The GPIF denied connections between its decision and the liquidity crisis triggered by the cash crunch of Evergrande in China © Financial Times

Japan’s ¥193.3tn ($1.7tn) Government Pension Investment Fund has blamed poor liquidity and futures trading options, and lack of international settlement for last month’s decision to exclude renminbi-denominated Chinese sovereign bonds from its portfolio.

The GPIF was forced into making a decision after FTSE Russell announced in March that it would begin phasing Chinese debt into its flagship World Government Bond Index.

The gradual inclusion process, which kicked off on October 29, will last a period of three years before Chinese government bonds comprise a total of 5.25 per cent of the index, which is tracked by up to $3tn in assets.

The GPIF is one of the biggest users of the WGBI and Japanese investors are thought to represent as much as 80 per cent of funds pegged to the index.

This article was previously published by Ignites Asia, a title owned by the FT Group.

“Regarding liquidity, we make decisions based on the size of our investment, which is generally much larger than other investors,” the GPIF said.

Calculations based on the pension fund’s 2020 fiscal report reveal that roughly ¥24.2tn, or 67.2 per cent of the pension fund’s passive foreign bonds investments, are benchmarked to the WGBI and WGBI-O, a version of the WGBI that also excludes eurozone government bonds.

Had it stayed invested it would have meant that once FTSE Russell completed its inclusion process for Chinese government bonds, the GPIF’s exposure to these debts would have amounted to ¥1.27tn, or roughly $11.2bn.

The lack of futures trading was also an issue. During portfolio rebalancing, it would be better for foreign investors to be able to track the WGBI and execute trades with minimal market impact by using futures, GPIF said.

“There is currently no other country that comprises more than 5 per cent of the WGBI index, in which futures trading by foreign investors is prohibited,” the pension fund said.

A third reason cited by the GPIF is the different settlement systems between international bonds and Chinese government bonds.

The GPIF prefers to be able to settle through international settlement systems such as Euroclear and Clearstream in addition to settlement systems used in individual countries, the GPIF said.

“Out of the 22 countries included in the WGBI index, there is no other country that does not use such an international settlement system,” the pension fund said.

Currently, foreign investors must settle their Chinese bond trades through one of the three channels — the Central Moneymarkets Unit of the Hong Kong Monetary Authority, Shanghai Clearing House or China Central Depository & Clearing Company.

Despite the practical difficulties, some market participants contacted by Ignites Asia said there were also political factors that had impacted the GPIF’s decision.

The GPIF declined to comment on whether the political relationship between Japan and China had any bearing on the decision. It also denied connections between its decision and the ongoing liquidity crisis brewing in the Chinese real estate sector, triggered by the cash crunch of China Evergrande Group.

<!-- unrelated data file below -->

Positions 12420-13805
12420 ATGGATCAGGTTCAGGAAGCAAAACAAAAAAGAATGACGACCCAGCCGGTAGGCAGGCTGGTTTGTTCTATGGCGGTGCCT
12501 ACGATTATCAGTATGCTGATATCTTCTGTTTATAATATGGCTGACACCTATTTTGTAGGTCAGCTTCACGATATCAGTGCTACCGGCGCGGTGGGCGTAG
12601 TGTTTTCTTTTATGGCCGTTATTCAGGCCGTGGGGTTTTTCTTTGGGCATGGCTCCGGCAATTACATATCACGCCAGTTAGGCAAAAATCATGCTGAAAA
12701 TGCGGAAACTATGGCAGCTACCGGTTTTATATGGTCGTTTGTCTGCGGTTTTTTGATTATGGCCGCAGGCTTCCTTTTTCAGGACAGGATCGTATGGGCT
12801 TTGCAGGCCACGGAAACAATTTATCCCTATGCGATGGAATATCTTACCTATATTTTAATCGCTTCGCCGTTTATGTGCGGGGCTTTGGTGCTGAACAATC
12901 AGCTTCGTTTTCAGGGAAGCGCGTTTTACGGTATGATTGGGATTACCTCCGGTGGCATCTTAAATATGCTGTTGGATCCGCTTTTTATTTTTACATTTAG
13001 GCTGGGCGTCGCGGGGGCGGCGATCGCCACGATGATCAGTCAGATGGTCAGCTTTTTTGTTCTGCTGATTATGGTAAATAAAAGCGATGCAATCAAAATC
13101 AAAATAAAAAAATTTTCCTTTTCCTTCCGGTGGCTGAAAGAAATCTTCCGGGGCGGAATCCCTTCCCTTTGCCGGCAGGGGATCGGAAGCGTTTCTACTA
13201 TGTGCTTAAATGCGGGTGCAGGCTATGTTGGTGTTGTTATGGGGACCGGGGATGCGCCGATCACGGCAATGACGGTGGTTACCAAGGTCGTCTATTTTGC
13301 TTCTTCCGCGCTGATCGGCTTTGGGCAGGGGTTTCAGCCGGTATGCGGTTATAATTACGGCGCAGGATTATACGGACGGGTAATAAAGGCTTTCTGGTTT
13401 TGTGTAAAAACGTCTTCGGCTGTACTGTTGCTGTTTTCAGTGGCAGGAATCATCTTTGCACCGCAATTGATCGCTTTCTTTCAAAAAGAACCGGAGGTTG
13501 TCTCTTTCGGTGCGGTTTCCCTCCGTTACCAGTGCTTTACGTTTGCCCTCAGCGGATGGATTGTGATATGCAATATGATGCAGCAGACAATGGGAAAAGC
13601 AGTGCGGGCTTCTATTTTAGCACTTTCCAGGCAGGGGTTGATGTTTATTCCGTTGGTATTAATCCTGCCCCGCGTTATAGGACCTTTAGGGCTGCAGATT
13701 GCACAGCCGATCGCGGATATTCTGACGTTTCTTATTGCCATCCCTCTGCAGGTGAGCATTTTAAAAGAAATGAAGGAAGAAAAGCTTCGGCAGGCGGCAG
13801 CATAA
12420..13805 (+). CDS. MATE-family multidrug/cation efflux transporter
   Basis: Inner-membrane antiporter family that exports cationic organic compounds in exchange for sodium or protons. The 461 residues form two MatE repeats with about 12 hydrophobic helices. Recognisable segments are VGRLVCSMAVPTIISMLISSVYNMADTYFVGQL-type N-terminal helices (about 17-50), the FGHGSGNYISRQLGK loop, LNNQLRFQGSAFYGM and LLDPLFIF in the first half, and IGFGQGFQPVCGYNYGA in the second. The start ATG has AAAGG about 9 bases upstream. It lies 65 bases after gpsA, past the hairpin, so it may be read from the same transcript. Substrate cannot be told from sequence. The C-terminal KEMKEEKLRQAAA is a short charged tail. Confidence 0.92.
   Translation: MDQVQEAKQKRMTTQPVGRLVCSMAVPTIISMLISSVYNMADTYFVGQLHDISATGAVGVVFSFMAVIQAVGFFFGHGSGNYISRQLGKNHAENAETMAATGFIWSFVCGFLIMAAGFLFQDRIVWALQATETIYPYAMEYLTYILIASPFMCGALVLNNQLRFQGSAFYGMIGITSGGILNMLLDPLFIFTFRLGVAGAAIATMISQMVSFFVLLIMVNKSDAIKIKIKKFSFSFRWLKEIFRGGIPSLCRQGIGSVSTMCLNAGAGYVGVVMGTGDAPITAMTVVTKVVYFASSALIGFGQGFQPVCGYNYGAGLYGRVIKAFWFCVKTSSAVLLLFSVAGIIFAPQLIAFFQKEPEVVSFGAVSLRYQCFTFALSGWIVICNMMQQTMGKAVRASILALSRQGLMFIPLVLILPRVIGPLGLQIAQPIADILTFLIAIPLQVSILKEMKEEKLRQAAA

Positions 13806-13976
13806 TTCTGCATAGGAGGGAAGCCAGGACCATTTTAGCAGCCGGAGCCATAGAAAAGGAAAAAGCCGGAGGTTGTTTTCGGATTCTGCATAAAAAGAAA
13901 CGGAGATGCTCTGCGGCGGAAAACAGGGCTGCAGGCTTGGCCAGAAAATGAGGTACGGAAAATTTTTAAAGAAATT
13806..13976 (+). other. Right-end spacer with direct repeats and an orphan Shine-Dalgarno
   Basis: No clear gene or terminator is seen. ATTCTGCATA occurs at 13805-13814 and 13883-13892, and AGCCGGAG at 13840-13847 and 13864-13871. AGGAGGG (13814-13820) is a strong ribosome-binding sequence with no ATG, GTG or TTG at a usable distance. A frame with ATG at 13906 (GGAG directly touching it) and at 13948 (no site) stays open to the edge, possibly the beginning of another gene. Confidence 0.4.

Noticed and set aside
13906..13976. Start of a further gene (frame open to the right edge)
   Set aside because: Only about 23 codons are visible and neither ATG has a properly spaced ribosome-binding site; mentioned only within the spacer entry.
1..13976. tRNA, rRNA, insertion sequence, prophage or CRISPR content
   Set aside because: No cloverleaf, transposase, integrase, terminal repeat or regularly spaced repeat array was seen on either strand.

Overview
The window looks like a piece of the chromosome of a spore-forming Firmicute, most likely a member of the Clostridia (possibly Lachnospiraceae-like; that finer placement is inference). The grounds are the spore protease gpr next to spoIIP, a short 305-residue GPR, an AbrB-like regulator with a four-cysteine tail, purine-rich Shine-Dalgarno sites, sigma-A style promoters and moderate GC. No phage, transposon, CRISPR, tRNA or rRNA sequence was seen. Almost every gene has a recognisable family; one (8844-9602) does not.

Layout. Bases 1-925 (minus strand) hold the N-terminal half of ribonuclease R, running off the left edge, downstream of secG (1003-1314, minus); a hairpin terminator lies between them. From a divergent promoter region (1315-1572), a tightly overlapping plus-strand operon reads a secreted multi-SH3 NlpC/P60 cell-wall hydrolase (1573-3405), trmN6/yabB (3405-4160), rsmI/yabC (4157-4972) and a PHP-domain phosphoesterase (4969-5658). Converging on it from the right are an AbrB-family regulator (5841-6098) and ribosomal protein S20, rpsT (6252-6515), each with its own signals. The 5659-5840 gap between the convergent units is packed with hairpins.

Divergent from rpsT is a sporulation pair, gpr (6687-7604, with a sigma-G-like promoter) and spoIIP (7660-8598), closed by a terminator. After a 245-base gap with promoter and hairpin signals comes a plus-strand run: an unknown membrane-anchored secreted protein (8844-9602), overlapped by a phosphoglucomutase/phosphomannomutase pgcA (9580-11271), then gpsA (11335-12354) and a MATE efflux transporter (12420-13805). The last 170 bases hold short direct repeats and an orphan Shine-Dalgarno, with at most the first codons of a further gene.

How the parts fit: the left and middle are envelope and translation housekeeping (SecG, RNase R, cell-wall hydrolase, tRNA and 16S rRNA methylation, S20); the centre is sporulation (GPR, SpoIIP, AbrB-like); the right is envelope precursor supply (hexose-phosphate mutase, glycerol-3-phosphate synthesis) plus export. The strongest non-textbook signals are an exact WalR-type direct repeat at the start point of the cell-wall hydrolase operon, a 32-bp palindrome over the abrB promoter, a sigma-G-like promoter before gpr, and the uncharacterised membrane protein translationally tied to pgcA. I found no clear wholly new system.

“The board already set the direction in the discussion in July [ . . .] before the Evergrande issue surfaced,” the GPIF said, adding that the decision was made for “the sole benefit of pension recipients”.

The divergence between FTSE Russell and the GPIF, an important client for the index provider, raises questions about why FTSE Russell decided to go ahead with the inclusion even as the pension fund expressed concerns.

The GPIF said it was not in a position to comment on the decision-making process of FTSE Russell. FTSE Russell declined to comment.

Two other global bond indices — the Bloomberg Barclays Global-Aggregate Index and JPMorgan Emerging Market Government Bond Index — began including Chinese government bonds in April 2019 and February 2020 respectively. On both occasions Chinese state media called out FTSE Russell for not having done so.

In a GPIF executive committee meeting in July, a committee member inquired about the cost of asking the FTSE Russell to provide a customised version of the WGBI that excludes Chinese government bonds, minutes from the meeting show.

The executive department confirmed that FTSE Russell would provide an ex-Chinese government bond version of the WGBI as part of their standard data set, regardless of the GPIF’s decision. The GPIF will use that ex-Chinese government bonds variation.

Since Japanese financial institutions tend to move in tandem with the GPIF, its decision means that other Japanese public pensions and institutional investors are unlikely to pick up Chinese sovereign debts at a fast pace.

By the end of September, public funds in Japan held ¥6.9bn of renminbi-denominated bonds, 0.08 per cent of their total foreign currency bond holdings, according to the latest data from the Japan Investment Trusts Association. That compares with their ¥4.04tn investments in US dollar bonds, ¥1.67tn in euro-denominated bonds and ¥868.6bn in Australian dollar-denominated bonds.

*Ignites Asia is a news service published by FT Specialist for professionals working in the asset management industry. It covers everything from new product launches to regulations and industry trends. Trials and subscriptions are available at ignitesasia.com.

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